Holy or otherwise, unsuspecting readers might imagine—as Musil himself believed he would one day finish his great novel and move on to other projects—that they have exhausted the riches of this writer at a number of different stages. The first one is if they come to the last page, in English translation, of what they mistakenly think is the whole of The Man without Qualities, only to discover that there is much more: a collection of twenty chapters prepared for publication by Musil in 1938 and then withdrawn, and also a great deal of what is called the “Nachlass” (to be found in part in English in the last six hundred pages or so of the two-volume Knopf edition). This material—unpublished remains and alternate drafts—constitutes some of Musil’s finest writing and, holographic correspondences aside, is considerably different in both style and content from the more ironic and socio-critical material that comes before.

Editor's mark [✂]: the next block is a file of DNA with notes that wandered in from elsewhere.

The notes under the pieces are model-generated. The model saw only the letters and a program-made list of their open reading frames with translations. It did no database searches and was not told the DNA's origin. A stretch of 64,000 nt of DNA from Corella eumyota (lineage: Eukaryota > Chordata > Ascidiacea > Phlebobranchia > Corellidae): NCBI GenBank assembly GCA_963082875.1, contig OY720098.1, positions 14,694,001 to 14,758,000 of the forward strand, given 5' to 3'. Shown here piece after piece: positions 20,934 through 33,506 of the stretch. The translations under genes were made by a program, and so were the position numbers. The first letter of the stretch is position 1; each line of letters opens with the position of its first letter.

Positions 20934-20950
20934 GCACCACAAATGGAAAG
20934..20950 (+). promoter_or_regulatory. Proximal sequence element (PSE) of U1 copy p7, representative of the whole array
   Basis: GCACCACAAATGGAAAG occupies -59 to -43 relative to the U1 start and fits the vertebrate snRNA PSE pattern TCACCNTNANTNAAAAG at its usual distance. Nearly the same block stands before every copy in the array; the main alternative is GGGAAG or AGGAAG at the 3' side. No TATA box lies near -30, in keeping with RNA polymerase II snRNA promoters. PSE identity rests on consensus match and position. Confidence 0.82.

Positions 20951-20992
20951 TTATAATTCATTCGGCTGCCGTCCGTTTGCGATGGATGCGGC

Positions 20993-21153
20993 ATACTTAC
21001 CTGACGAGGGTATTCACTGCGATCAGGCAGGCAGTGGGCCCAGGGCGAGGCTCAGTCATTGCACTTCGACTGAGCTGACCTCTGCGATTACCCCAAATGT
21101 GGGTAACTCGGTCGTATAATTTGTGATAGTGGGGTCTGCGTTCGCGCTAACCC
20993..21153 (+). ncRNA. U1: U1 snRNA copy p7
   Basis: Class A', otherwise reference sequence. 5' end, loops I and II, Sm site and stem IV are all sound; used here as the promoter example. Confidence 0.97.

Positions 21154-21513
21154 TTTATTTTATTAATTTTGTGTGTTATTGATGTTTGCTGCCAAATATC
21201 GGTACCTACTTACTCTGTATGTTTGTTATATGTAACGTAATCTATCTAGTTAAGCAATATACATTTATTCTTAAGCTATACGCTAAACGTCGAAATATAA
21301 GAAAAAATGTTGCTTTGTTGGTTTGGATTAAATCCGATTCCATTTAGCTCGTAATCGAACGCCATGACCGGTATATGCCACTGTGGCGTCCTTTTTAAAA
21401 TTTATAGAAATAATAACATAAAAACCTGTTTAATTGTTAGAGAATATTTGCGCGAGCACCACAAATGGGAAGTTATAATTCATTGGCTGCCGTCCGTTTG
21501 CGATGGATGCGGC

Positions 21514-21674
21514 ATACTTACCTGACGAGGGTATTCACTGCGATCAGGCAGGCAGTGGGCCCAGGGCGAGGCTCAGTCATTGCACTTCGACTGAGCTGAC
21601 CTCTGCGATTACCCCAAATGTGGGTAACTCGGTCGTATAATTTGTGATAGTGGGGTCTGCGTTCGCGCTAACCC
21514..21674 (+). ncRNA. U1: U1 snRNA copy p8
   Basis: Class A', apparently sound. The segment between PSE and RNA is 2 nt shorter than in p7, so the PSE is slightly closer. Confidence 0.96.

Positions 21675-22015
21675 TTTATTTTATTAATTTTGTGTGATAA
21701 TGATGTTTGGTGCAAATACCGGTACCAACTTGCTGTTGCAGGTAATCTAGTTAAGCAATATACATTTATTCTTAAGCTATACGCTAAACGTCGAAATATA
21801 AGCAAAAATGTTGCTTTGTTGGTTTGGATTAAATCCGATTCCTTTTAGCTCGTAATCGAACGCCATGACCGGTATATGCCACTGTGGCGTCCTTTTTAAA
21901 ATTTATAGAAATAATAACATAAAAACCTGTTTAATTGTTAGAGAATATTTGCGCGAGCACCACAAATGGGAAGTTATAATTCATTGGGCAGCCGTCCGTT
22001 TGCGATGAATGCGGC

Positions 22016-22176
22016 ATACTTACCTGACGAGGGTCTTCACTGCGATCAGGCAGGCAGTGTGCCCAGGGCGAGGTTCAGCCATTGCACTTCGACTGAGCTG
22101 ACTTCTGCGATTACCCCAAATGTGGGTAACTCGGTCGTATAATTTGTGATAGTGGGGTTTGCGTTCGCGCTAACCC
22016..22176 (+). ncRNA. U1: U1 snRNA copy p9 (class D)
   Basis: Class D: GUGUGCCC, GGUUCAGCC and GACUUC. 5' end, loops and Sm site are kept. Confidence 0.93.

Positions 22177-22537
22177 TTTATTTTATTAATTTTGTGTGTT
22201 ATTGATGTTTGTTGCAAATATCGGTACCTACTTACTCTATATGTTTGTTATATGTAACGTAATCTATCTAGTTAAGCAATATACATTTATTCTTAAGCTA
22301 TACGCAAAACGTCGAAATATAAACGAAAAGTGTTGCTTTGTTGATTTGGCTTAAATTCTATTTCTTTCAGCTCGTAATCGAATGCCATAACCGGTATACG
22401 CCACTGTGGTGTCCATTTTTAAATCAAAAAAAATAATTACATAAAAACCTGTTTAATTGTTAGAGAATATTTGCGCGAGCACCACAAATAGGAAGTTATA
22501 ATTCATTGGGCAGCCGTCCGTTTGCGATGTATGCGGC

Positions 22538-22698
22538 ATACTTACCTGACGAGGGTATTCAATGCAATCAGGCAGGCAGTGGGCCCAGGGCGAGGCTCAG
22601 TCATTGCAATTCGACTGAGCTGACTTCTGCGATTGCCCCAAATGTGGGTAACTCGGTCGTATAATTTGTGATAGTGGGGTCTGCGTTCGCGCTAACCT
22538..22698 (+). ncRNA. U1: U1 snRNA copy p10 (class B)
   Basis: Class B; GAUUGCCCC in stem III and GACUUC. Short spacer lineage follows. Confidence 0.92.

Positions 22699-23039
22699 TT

Aficionados of Musil in English translation move beyond the great unfinished masterpiece, reading his coming-of-age military school novel, The Confusions of Young Törless (1906), his stories in Three Women (1924) and Unions (1911, sometimes combined into a volume called Five Women); and his short prose in Posthumous Papers of a Living Author (1936) and Thought Flights (posthumous collection, 2015). Then, if they have graduated to Precision and Soul (posthumous collection, 1990)—his essays—and then his plays, his theater writing, and perhaps his literary criticism, they might feel they are ready to swerve their focus toward someone else well worthy of their limited, mortal time and attention—Proust perhaps. But there is still more Musilian ore to mine: a fascinating selection of his Diaries (edited by Mark Mirsky and translated by Philip Payne) is available in English, filled with more literary drafts, reflections on his writing process, on harrowing and thrilling current events, his philosophical and poetic attempts, and autobiographical sketches. In German the complete version, like his complete letters, is replete with a staggering scholarly apparatus of annotations, providing contextual and biographical particulars to send one on multiple delightful digressions. Aside from the fact that all of these primary sources repay rereading, if we are truly Musil-mad—and if we can read German—we may venture into the forest of biographical works.